If you’re a regular reader of this blog or just happened to check out some of our more recent blog posts, you’ve probably noticed that we’ve dedicated a number of recent postings to the topic of colon cancer. March is Colon Cancer Awareness Month, so we’ve decided to put the problem in the spotlight in the hopes that we can help patients understand the risks the disease poses and the importance of early screening and detection. In today’s blog, we take a closer look at some of the lifestyle factors that can put a person at risk for developing colon cancer.
Modifiable Risk Factors That Can Increase Colon Cancer Risk
As we’ve discussed on the blog in the past, there are some demographic factors that can put a person at an increased risk for developing colon cancer. For example, being a male or being African American are two demographics that are at a heightened risk for colon cancer onset. However, these aren’t exactly modifiable factors. That’s why we want to highlight some risk factors that you have more control over changing to help lower your risk of colon cancer.
With that in mind, here’s a look at some of the more controllable factors that can affect your colon cancer risk as you age.
- Alcohol Consumption – Excessive alcohol consumption can damage healthy tissue and over time increase your risk of polyp formation or colon cancer.
- Poor Diet – Your diet can also play a significant role in your colon cancer risk. A diet packed with vegetables, fruits and whole grains has been associated with a decreased risk of colon cancer, whereas diets heavy in red or processed meats may increase your risk of the condition. Make smart choices when it comes to your diet.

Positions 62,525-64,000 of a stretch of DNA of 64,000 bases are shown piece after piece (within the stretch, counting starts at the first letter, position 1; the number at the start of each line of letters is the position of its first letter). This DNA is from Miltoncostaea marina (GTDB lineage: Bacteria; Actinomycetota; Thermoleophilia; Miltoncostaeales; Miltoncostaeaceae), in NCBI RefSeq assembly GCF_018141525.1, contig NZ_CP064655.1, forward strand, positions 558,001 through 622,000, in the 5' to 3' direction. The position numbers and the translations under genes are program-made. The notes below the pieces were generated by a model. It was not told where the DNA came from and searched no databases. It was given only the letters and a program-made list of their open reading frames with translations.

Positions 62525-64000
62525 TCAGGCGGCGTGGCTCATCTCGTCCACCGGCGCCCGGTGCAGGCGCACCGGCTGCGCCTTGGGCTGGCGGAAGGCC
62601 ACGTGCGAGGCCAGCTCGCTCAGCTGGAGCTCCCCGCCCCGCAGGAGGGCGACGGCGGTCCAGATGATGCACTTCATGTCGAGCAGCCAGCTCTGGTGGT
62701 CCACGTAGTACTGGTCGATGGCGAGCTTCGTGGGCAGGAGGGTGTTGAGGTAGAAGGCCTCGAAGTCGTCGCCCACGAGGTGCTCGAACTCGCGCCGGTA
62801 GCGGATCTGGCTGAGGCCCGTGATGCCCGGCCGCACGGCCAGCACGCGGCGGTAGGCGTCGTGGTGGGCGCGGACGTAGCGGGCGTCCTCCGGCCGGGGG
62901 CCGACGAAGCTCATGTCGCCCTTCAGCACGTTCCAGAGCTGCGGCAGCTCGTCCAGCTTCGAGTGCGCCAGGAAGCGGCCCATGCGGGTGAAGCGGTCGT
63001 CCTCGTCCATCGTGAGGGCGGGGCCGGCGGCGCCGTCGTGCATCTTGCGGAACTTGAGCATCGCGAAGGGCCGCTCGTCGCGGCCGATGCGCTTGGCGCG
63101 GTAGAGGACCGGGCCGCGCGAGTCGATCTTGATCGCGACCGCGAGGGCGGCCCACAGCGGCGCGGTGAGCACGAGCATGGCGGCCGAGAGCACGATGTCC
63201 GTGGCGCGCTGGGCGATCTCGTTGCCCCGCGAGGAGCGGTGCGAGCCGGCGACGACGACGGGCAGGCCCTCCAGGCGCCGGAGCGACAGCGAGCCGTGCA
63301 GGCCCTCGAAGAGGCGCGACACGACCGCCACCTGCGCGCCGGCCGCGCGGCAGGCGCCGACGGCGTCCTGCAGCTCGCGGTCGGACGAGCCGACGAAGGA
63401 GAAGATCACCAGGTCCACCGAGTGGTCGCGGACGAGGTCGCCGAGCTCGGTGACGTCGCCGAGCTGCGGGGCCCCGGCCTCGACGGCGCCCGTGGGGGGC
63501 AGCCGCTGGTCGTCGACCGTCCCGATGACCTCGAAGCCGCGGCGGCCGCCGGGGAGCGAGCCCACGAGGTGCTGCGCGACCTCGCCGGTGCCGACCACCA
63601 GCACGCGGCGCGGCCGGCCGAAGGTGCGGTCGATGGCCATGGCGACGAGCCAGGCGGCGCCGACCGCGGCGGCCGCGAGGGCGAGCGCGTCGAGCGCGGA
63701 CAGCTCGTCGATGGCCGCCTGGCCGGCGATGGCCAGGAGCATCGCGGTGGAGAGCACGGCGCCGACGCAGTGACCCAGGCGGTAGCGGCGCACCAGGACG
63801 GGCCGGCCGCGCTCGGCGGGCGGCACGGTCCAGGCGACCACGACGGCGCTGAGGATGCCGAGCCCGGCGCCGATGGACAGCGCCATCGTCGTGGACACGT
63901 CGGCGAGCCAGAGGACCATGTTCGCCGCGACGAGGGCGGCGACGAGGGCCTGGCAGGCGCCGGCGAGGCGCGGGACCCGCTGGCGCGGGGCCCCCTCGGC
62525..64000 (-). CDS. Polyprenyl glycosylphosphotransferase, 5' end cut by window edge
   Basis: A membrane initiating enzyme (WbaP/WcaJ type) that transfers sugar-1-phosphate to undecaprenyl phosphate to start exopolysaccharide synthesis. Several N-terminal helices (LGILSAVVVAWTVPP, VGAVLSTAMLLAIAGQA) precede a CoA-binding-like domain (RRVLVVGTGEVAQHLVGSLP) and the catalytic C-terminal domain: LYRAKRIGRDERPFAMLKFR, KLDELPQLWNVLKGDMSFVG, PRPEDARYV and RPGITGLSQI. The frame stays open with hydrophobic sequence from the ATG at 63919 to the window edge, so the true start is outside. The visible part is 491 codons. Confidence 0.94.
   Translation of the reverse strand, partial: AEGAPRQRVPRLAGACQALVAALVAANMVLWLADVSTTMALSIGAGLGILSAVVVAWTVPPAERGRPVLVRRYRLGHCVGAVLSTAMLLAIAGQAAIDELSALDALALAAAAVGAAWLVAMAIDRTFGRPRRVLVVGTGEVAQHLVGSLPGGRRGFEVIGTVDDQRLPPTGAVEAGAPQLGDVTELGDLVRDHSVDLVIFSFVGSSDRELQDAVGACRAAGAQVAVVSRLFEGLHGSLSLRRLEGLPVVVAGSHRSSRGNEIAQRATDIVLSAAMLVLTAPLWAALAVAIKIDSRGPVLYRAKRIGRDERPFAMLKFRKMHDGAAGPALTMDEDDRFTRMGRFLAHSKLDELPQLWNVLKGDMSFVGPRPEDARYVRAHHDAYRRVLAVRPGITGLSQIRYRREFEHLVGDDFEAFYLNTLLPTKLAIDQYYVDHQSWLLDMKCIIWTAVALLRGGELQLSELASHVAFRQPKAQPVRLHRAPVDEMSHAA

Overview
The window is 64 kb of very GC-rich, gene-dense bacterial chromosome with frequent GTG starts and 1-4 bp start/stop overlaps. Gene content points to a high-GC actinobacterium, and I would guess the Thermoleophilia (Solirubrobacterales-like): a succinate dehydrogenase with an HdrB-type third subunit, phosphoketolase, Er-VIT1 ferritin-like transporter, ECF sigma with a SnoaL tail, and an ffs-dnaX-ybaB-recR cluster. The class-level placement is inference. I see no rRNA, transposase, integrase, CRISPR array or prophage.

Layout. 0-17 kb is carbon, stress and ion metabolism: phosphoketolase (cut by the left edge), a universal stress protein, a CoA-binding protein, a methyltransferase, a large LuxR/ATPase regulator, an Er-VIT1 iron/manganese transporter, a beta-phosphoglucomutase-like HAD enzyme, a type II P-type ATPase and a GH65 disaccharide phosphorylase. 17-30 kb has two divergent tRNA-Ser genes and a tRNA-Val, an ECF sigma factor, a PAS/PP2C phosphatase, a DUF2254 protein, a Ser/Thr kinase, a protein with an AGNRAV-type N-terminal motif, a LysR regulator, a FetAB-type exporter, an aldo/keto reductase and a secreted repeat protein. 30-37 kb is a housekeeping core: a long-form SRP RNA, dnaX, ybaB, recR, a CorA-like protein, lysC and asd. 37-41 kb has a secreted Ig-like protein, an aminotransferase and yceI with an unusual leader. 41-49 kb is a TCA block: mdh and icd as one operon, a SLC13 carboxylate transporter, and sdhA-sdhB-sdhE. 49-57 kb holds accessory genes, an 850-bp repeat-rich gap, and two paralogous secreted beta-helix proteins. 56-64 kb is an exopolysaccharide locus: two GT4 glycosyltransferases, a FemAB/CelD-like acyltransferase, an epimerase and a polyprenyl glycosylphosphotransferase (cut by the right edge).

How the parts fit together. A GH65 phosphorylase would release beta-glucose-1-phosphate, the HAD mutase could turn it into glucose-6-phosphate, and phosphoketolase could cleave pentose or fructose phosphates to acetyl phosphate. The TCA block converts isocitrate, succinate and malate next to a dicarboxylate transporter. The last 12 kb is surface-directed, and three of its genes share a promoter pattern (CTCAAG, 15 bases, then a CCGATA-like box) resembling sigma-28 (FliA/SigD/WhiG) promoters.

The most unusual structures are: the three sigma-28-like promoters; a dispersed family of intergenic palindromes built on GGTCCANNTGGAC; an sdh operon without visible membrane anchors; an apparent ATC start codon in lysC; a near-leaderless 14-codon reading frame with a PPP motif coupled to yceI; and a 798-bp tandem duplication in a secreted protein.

- Your Weight – Overweight and obese individuals are at an increased risk for colon cancer development and death from the condition. Slim your waistline to reduce your colon cancer risk.
- Sedentary Lifestyle – Along a similar vein, exercise has been linked to a decreased likelihood of colon cancer risk, while inactivity has been associated with a greater risk of developing the condition. Regular exercise, or even making it a point to get up and move at regular intervals if you work a desk job, can all help to lower your colon cancer risk.
- Smoking – Smoking inhibits healthy blood flow through the body and can increase your blood pressure, two things that, over time, can make you more likely to develop colon cancer. Kick the habit to help reduce your risk.
- Uncontrolled Blood Sugar Levels – Diabetics are at a higher risk for colon cancer development, but you can help reduce your risk as a diabetic if you’re vigilant about controlling your blood sugar levels and keeping them in a healthy range. Huge spikes and drops can affect bodily processes that in turn can increase your colon cancer risk.
- Not Getting Screened – Finally, one of the easiest things to help reduce your risk of problematic colon cancer is to get screened at the proper intervals. Regular screenings can give you a clean bill of health or catch small problems when they can be easily treated. If you want to greatly reduce your risk of severe colon cancer, undergo regular screenings once you turn 45.
All of the above factors are things you can control or improve, so keep them in mind and work towards lowering your colon cancer risk. For more information, or to set up your colon cancer screen, contact Dr. Bhatti and the team at Bhatti GI Consultants today.